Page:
Investors were not able to come out of the gates today as we began a new trading week with the averages all dipping lower. There weren’t many big market themes emerging, but stories around a few big names were worth noting.
On the earnings side, we saw shares of Lowe’s (LOW) move higher despite a bit of a cautious outlook from management. On the flipside, shares of retailer J.C. Penney (JCP) ended lower following their results.
Wall Street downgrades moved a couple of names in the red as well, including shares of Hershey Co. (HSY) and Eaton Vance (EV). The financial space definitely showed a bit of weakness here today, with shares of JP Morgan (JPM), Citigroup (C), and Morgan Stanley (MS) all trading lower. Even though we’re not at all bullish on the financial sector, it’s still an area that investors must pay attention to as global economic rumblings continue to make their way through the markets.
In a big story today, shares of IBM Corp (IBM) were on the rise early after Warren Buffett disclosed in a CNBC appearance that he now owns 5.5% of the company (note: the stock did close fairly unchanged by the close). As he put it, he was overly impressed with how the company has been executing on its long-term strategy and its ability to do massive share buybacks. We know one thing for sure — IBM’s paltry 1.6% dividend yield couldn’t have been a factor in Mr. Buffett’s investment. While I agree that IBM has been good of late when it comes to beating earnings, without a stronger yield to support the stock, we prefer to look for better-yielding opportunities.The Ability to Think at Crunch Time
Being a New York Jets fan, it’s been a rollercoaster ride watching our young quarterback Mark Sanchez try to prove he has the goods to lead the team to a long-awaited Super Bowl title. Sometimes Sanchez looks good and sometimes he looks terrible. Yesterday fell into the latter category.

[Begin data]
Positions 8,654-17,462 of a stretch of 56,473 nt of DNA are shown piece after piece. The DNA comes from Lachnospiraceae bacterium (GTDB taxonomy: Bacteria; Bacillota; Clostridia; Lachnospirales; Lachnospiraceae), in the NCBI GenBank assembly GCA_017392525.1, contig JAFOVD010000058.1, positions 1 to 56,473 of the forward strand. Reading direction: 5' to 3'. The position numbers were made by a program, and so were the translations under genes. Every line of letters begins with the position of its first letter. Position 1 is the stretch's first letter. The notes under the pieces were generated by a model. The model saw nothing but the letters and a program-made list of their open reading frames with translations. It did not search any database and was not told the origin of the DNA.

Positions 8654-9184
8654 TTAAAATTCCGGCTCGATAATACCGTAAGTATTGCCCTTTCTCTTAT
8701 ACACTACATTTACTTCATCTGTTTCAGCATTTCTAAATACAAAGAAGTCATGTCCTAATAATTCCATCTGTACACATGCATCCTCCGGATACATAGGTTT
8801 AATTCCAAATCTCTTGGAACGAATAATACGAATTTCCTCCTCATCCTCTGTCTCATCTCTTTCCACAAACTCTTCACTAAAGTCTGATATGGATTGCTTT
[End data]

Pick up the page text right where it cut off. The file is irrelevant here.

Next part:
Sanchez made a head-scratching decision to call a timeout last night at an inopportune time, and in doing so left the New England Patriots and quarterback Tom Brady (who owns three Super Bowl rings) more than enough time to march down the field and retake the lead before halftime. When a TV reporter asked Jets’ head coach Rex Ryan about the timeout fiasco, his reply was that it was “the stupidest play in NFL history” — ouch! Needless to say the sentiment was not very good in the Jets locker room, and the Patriots dominated the second half of the football game.
Sanchez’s poor decision-making process reminds me of similar errors investors sometimes make. After you’ve been investing for a few years, you should no longer be making the same mistakes you did as an investing “rookie.” All too often, investors repeat the same errors and set themselves back financially, when they should’ve known better.
The difference between those who have wealth already and those who are not quite there (through no fault but their own) can be as simple as an attention to detail. Easy things like paying bills on time, avoiding late fees, re-checking your portfolio on a regular basis, sticking to a budget, etc., can mean the difference between having a good financial year or a bad one.
Most people only see the end result of a particular process. They fail to recognize all the intangibles needed to reach that mark. As a parent, I like to stress to my kids the concept of financial accountability. The “Bank of Dad” won’t remain open forever, and they’ll need to know the rules of finance in order to make the right decisions in their future lives.